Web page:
Today we did the final clear out of the family home. I turned on the alarm and closed the door behind me for the last time. I said good bye to our neighbors in
and thanked them for being such a support to my mother in her later years. Landscape Park
Such was the innocence of the fifties; my mother recalls they drove across town to Churchtown on a Sunday afternoon looking to buy a house. They turned a corner and saw a new house with a ‘for sale’ sign, so they looked at it and put down a deposit that very afternoon.
So much for a forensic examination of the schools and bus routes.
The young couples who bought in Churchtown in the early fifties are now slowly dying off and being replaced by newer families who will probably get a refurbishment of the house done before moving in. We of the middle generation bought our second hand houses and made changes over a period of four decades, living with dust and builders as we did.
I did not expect the morning to be so emotionally charged. I looked at the simple bedroom and kitchen fittings which were hand made by my father. I admired the garden so still and private and tranquil.
In the fifties the left hand side of the garden was dedicated to fruit and vegetables. Potatoes, carrots, cabbages, apple trees (eaters and cookers), raspberries and strawberries, blackcurrants and gooseberries, rhubarb and lettuce, in no particular order.
I was but 18 months old when the
Murray family arrived from Portumna, Co Galway.
My earliest memory was of getting my foot stuck in a builder’s pipe in the
garden. I cannot have been much more than two.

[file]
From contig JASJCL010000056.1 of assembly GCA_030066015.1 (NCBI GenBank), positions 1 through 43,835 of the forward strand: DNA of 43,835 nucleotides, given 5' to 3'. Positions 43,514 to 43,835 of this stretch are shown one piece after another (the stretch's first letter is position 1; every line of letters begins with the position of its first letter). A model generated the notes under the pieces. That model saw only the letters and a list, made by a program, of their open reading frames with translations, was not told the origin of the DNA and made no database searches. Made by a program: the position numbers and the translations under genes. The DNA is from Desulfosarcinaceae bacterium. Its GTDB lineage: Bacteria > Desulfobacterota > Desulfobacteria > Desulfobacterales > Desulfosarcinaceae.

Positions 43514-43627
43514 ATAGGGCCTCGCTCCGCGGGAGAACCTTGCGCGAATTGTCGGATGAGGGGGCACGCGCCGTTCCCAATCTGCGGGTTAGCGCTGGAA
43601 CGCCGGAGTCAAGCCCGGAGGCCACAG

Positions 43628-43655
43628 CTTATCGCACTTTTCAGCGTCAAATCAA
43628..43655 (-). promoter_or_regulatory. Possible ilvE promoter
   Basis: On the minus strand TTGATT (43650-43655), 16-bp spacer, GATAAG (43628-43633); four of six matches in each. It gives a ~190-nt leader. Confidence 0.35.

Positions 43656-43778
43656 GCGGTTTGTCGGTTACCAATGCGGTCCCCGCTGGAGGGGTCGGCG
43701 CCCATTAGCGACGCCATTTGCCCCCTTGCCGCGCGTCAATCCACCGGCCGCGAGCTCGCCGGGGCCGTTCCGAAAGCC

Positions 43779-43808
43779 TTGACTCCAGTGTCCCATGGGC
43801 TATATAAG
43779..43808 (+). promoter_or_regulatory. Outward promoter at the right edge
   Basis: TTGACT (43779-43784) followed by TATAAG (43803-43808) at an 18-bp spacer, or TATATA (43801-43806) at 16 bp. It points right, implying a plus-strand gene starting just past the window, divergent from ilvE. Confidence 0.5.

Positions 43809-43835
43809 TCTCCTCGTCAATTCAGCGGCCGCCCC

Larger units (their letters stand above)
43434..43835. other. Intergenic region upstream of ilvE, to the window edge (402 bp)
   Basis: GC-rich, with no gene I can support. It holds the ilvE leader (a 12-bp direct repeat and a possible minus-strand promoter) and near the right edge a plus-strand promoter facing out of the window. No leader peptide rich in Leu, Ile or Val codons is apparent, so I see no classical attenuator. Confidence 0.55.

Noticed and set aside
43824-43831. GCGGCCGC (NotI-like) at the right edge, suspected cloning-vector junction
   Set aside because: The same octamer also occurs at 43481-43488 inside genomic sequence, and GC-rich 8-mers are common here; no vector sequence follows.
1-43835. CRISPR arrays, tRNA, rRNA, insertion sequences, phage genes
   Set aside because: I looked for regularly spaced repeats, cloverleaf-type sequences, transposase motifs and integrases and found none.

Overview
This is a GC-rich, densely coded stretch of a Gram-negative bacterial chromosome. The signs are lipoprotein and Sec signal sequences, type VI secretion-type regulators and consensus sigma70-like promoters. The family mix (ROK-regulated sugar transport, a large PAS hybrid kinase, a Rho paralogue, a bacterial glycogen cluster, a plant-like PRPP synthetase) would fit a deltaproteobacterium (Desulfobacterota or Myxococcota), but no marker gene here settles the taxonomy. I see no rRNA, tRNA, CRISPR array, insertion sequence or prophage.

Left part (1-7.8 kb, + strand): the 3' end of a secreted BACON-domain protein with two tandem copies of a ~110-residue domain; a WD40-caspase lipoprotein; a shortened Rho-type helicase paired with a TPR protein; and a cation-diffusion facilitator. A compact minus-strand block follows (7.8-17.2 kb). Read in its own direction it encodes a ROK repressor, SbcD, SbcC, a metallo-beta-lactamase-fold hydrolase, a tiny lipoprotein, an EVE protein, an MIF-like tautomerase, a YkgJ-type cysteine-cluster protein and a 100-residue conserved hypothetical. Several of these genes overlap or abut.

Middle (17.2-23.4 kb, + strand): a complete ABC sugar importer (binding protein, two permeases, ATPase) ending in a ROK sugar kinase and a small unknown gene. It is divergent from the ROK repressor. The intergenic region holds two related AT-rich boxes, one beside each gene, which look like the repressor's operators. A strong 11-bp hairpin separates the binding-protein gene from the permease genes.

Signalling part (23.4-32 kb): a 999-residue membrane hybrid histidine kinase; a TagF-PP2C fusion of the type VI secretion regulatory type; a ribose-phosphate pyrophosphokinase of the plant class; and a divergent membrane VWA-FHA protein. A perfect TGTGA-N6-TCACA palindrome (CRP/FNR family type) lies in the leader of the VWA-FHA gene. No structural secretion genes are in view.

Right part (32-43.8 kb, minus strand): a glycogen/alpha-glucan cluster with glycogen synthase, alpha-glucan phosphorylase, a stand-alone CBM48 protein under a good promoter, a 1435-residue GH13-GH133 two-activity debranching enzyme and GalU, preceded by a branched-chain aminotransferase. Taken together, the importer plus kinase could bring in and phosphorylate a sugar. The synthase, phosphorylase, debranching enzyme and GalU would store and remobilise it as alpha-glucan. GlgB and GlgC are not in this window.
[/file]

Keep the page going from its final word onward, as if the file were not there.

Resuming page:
Fridays were my favorite days when I would approach the kitchen door (in those days we never entered the house through the front door) at lunchtime and thank God we were Catholics because Fridays meant chips and fried eggs to meet the requirements of abstinence.
I have vivid memories of my father sitting in the back garden in his deck chair while my mother scurried round the garden with a trowel. In those days mum could not abide being still for a single moment. Now in her 94th year she spends much time dozing and feeling no guilt.
My sister Margaret discovered copybooks in the attic. I found my geography notes from 1969, my father’s notes from UCD where he studied Social Science at night in 1957, Margaret’s nursing notes, and notes from my time in the Legion of Christ in
1974/5/6 and a spiritual diary I had not read since I finished the last entry
in September 1976. Such was the emotional and spiritual carnage of leaving the
Legion of Christ it took me 37 years to have the courage to read what I wrote
The sun shone brightly as I locked up the house. I smiled to myself, I was right! The estate agent had not believed me when I said the garden was south facing and now the midday sun was blazing through the window of the empty kitchen.
My neighbors were genuine in their affection for my mother who had spent 60 years in the house, firstly as a young mother and wife, then as a young active widow, then as an aging bridge player and finally as proud defiant independent old lady who stayed until health called time on her Churchtown adventure.
I reflected on the coincidences that life throws up. Today, the 8th of July, is the birthday of my sister Catherine/Kate who died six years ago and who would have been 55 today. She arrived home with mum and dad to
in late 1958 from
the orphanage to a house that became her happy home. Happy Birthday Kate. xxx Landscape